Weight gain was similar in SS and AA mothers from 12-20 weeks, 2 kg less among SS mothers from 20-30 weeks and similar again after 30 weeks.
The relationship of gestational weight gain to final birthweight also showed genotype differences, birthweight being significantly related to gestational weight gain between 25-30 weeks in normal controls but not in SS disease whereas there was a trend for birthweight to be related to gestational weight gain between 30-35 weeks in SS mothers.
The resting metabolic rate is increased in SS disease (8) and the greater metabolic demands of the mother are not met by an increased nutritional intake (9, 10). Pregnancy imposes further metabolic demands in these women which may not be fully met because of the limited reserves.


Weight gains at later gestational ages are lower but variable because of the declining number of observations. A similar correlation may occur in SS mothers at 30-35 weeks but did not reach significance because of the smaller numbers of subjects. Whatever the responsible mechanisms and recognising the relative statistical frailty due to the smaller numbers when regressions were performed in separate maternal genotypes, these observations suggest that the lower weight gain from 25-30 weeks gestation in SS mothers may contribute to the lower birthweight in their offspring. It is tempting to postulate that the delayed weight gain in SS mothers is a consequence of SS disease, the growing fetus having to compete with the greater meta-bolic demands of the bone marrow and cardiovascular activ-ity in the mother. The first antenatal clinic visit occurred at or before 15 weeks in 63% of the initial 128 SS women compared with 88% of controls.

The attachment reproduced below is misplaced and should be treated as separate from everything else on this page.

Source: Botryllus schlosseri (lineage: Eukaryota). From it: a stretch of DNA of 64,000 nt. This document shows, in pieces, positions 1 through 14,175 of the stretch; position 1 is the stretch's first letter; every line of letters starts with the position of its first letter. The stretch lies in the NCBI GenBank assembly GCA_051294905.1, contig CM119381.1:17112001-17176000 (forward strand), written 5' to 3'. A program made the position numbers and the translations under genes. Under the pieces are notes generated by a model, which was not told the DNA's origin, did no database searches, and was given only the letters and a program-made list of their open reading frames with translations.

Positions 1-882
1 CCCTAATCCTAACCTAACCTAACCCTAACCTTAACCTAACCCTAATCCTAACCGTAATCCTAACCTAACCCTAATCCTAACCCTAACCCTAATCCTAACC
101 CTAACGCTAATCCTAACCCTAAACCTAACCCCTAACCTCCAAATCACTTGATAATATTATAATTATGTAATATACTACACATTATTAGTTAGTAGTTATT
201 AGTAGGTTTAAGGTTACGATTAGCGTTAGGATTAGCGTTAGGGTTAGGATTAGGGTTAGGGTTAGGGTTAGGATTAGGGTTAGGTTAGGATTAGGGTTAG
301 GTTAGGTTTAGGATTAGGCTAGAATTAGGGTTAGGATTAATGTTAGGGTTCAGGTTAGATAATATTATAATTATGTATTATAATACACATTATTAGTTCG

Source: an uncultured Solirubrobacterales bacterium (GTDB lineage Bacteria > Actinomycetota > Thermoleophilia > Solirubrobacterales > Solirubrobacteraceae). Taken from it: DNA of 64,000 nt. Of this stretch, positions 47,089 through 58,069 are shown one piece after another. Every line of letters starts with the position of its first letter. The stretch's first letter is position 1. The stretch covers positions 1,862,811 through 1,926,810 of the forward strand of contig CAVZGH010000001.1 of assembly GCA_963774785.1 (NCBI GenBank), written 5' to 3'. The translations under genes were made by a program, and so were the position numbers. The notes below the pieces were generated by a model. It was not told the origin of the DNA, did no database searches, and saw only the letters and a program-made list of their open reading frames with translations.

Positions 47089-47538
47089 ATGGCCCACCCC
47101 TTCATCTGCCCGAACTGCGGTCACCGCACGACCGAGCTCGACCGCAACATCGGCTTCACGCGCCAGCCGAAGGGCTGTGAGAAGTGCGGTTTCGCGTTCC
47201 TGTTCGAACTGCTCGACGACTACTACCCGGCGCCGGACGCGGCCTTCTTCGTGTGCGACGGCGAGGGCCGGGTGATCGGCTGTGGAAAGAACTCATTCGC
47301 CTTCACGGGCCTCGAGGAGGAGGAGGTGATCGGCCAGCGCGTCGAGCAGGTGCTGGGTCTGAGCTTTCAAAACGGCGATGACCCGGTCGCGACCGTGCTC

Part of this difference may be artefactual since at the University Hospital, women perceived to be at 'high risk' may be accepted for antenatal care at later gestational ages than normal women who may be referred to other institutions for care and delivery. However, it is important to identify the reasons for later attendance among SS women in order to improve comprehensive clinical care. A further source of bias in this study results from the selection criteria which excluded early fetal losses common in women with SS disease, (4, 19) inevitably introduces a bias towards better pregnancy outcome. It is unknown whether nutritional supplementation at this stage of pregnancy will promote greater maternal weight gain or whether such weight gain would be reflected in increased birthweight but these questions should be addressed.
In conclusion, maternal weight gain between 25-30 weeks gestation correlates positively with birthweight in children of AA mothers but this relationship may be delayed beyond 30 weeks in SS mothers. The effect of gestational weight gain by body mass index on maternal and neonatal outcomes.
Energy intake and resting metabolic rate in pre-school Jamaican children with homozygous sickle cell disease. Intrauterine growth as estimated from live born birth-weight data at 24 to 42 weeks gestation. Proceedings of the 20th study group of the Royal College of Obstetricians and Gynaecologists. Maternal pre-pregnancy weight and placental weight determine birth weight in normal Jamaican infants.
The mechanisms of low birth weight in infants of mothers with homozygous sickle cell disease.



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Comments

  1. 03.04.2014 at 19:40:41


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    Author: slide_show
  2. 03.04.2014 at 22:10:14